Golding Young and Mawer’s sale on the 20th of May at The Lincoln Auction Rooms produced some outstanding results. The highlight was an Art Deco period diamond encrusted and enamel necessaire by the well known Parisian jewellers Lacloche Freres. It was consigned from a client overseas and guided by senior valuer John Leatt to an estimate of £4000-6000. It was undoubted quality, although not in perfect condition. After huge amounts of enquiries on the internet, it was left to the telephone bidders on the day to battle it out. After a fierce bidding war it was finally sold to a London specialist for £12,000.
As this year is the bicentenary of the Battle of Waterloo there has obviously been a huge amount of interest in pieces relating to The Duke of Wellington’s great victory. A collection of archive material including personal letters, diary notes, newspaper cuttings and in particular a group of invitations to Wellington’s funeral were consigned by a local collector. He had acquired them some years ago and in the process of downsizing had picked just the right time to enter them on to the open market. The items mainly related to Sir George Scovell (1774-1861) who was not only one of the officers with Wellington at Waterloo, but latterly an Aide de Campe (personal assistant) to King George IV and the Governor of Sandhurst Military College. The items sold within 27 lots all relating to the Scovell family and the collection totalled over £3500. The highest price of £550 was paid for a group of letters and personal ephemera relating to Sir George, including a lock of hair from the charger he actually rode at the battle of Waterloo. Also amongst an interesting militaria section was a pair of swords, formerly belonging to Henry Nelthorpe of Scawby Hall in North Lincolnshire, which made £1500.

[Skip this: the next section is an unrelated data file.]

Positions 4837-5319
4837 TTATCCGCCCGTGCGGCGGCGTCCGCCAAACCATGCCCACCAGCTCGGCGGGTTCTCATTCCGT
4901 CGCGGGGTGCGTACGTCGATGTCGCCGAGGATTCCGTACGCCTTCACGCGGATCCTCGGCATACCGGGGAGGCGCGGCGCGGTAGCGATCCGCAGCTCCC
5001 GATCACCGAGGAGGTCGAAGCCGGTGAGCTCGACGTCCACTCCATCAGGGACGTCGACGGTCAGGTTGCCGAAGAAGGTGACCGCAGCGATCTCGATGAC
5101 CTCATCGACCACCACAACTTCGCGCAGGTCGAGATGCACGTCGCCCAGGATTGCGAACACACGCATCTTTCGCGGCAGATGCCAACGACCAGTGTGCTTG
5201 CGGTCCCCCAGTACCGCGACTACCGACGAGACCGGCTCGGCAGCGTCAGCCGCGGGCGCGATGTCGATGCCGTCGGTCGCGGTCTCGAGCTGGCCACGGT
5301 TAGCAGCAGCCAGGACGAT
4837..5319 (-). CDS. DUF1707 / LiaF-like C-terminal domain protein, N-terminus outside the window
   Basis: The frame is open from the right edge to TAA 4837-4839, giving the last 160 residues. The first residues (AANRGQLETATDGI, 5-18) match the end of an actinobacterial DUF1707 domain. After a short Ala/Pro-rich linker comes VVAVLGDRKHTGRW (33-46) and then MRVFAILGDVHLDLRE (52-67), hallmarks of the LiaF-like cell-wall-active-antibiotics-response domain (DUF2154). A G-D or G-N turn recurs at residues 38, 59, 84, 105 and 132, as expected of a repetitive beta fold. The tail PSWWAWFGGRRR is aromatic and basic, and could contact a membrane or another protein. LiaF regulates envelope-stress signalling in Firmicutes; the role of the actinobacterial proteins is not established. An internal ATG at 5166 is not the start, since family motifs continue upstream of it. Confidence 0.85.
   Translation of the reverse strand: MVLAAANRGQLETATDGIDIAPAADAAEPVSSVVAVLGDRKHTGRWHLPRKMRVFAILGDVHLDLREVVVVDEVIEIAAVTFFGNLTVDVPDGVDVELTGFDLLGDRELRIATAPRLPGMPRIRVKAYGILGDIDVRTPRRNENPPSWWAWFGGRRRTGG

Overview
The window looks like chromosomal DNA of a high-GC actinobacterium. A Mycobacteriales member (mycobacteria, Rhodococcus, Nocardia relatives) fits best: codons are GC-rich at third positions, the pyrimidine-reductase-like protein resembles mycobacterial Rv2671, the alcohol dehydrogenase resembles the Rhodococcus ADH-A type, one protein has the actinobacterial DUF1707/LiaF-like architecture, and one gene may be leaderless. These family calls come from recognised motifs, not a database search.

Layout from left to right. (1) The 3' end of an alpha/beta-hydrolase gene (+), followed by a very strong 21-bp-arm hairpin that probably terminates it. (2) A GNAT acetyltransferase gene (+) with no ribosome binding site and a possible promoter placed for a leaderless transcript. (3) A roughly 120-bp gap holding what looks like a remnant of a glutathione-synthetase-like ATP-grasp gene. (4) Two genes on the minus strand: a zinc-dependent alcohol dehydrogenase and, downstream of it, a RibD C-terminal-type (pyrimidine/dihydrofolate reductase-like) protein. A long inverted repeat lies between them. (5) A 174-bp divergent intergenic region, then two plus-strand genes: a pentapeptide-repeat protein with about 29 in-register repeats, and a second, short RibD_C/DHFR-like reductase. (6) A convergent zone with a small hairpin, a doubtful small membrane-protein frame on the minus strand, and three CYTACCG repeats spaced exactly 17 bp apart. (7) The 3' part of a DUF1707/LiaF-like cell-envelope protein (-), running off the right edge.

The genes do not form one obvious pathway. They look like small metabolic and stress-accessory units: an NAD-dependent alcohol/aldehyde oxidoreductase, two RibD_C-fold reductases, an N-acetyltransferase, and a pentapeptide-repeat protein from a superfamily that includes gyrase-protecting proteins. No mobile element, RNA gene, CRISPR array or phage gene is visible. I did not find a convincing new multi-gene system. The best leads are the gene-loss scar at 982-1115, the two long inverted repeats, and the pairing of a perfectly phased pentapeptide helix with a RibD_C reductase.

Other highlights of the sale included a three carat diamond ring that sold for £3400. £2000 was paid for a collection of five mid 19th century bank notes, all issued by the Macclesfield and Cheshire Bank, including a very rare £100 note (sold for £1100). Three pieces of tribal art also made significant prices in the sale. £1500 was paid for an Aboriginal shield, £400 for a 19th century Aboriginal nail club and £400 for a New Caledonian club. Auctioneer Colin Young said, ‘Again, quality items produced some exceptional results over and above what is already a great time to sell.’